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A fractious poll defined by economic crisis

 

Julius Maada Bio

President Julius Maada Bio

In the comfort of his vast presidential villa in the capital, Freetown, President Julius Maada Bio was on the defensive. The villa was crowded with vehicles, gun-toting security and hundreds of boxes containing campaign materials for the ruling SLPP — the Sierra Leone People’s Party.

As Sierra Leoneans prepared to cast their vote on Saturday, the 59-year-old president’s hold on power looked precarious.

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The election is too close to call and many voters are blaming Bio for the huge increase in the cost of living in the West African nation. The price of basic goods, such as rice, has nearly tripled in recent years, while year-on-year inflation was up by a staggering 43% as of April.

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This is not his fault, Bio says. Nor is there much he can do about it: “The prices are already high from the countries where these commodities are coming from … It’s been difficult for any country to escape this global economic crisis because of the nature of the problem itself.”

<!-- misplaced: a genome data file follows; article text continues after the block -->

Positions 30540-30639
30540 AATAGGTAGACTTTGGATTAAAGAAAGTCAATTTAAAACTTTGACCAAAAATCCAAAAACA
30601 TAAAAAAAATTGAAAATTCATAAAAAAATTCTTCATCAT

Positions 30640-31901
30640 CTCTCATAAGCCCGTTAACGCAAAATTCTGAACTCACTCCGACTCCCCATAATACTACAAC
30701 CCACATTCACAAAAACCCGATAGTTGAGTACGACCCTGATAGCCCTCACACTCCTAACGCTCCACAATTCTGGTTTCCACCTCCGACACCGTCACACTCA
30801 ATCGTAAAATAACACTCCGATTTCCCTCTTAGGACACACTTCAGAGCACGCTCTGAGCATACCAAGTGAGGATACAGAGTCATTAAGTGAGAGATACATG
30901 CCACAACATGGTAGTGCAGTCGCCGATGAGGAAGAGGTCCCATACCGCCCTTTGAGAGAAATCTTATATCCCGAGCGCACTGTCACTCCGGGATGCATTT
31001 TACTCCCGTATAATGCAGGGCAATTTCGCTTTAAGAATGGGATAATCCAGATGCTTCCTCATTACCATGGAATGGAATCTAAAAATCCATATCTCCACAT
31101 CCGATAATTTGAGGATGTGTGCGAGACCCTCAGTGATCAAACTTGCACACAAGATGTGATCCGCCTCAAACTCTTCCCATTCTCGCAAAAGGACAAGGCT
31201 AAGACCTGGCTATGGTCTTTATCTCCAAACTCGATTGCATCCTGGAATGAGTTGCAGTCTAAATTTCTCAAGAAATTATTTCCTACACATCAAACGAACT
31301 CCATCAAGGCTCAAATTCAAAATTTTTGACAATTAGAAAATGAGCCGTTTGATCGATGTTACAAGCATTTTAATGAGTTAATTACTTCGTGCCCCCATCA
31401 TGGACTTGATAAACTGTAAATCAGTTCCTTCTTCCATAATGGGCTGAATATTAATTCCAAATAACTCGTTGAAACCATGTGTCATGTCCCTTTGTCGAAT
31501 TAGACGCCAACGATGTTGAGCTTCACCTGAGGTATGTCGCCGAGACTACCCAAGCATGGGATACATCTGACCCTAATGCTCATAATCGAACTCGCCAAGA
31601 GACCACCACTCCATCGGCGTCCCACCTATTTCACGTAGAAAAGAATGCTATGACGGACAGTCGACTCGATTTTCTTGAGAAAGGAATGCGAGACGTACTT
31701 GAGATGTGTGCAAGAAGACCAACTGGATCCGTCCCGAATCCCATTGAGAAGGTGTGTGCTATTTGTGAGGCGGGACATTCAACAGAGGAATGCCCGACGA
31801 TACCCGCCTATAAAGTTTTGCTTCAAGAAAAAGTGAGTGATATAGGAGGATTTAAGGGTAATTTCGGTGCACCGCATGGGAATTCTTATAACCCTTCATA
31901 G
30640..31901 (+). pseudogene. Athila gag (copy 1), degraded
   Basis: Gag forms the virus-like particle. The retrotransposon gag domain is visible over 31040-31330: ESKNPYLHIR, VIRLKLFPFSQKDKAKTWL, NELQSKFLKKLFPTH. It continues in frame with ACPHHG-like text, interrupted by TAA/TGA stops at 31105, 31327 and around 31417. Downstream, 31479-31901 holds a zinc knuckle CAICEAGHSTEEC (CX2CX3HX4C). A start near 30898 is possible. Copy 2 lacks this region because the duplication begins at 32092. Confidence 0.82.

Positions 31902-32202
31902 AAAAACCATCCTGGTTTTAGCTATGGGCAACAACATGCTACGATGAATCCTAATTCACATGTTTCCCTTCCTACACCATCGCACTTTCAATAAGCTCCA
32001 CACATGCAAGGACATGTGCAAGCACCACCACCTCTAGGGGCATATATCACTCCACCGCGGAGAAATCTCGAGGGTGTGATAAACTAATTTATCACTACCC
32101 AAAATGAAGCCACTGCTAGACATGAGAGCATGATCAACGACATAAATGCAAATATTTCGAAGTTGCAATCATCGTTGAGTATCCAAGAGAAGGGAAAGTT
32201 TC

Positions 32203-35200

Bio is right that the cost-of-living crisis is not just a Sierra Leonean problem, with global inflation fueled by the Covid-19 pandemic and exacerbated by Russia’s invasion of Ukraine. Nevertheless, he will be judged on his administration’s response from him. (A fractious poll defined by economic crisis)

“We have been supporting the most vulnerable in the country through our social protection safety programs since Covid,” he said. “And millions of dollars have gone into that just so that they’re able to cope during and after Covid.”

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Unfortunately for the president, most Sierra Leoneans do not share his perspective.

According to the most recent data from Afrobarometer, released earlier this month, during their survey this time last year, only 8% of the population thought that the government was doing enough to stabilize prices and just 32% agreed that it was effectively managing the economy .

And that was before economic hardships sparked nationwide protests last August, which were met with a brutal police response in which 21 civilians and six police officers were killed.

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Bio, however, remains optimistic that he will secure a second term as the democratically elected president of Sierra Leone.

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Should he be successful, it will be his third stint as head of state. In 1996, in the midst of a civil war, Bio led a palace coup that unseated the junta of President Valentine Strasser, who had himself seized power in a military coup.

Bio held power for two months, overseeing the transition to a civilian-led democratic government. During this time, he appointed economist Samura Kamara as his secretary of state for finance — the very same Samura Kamara who now leads the main opposition.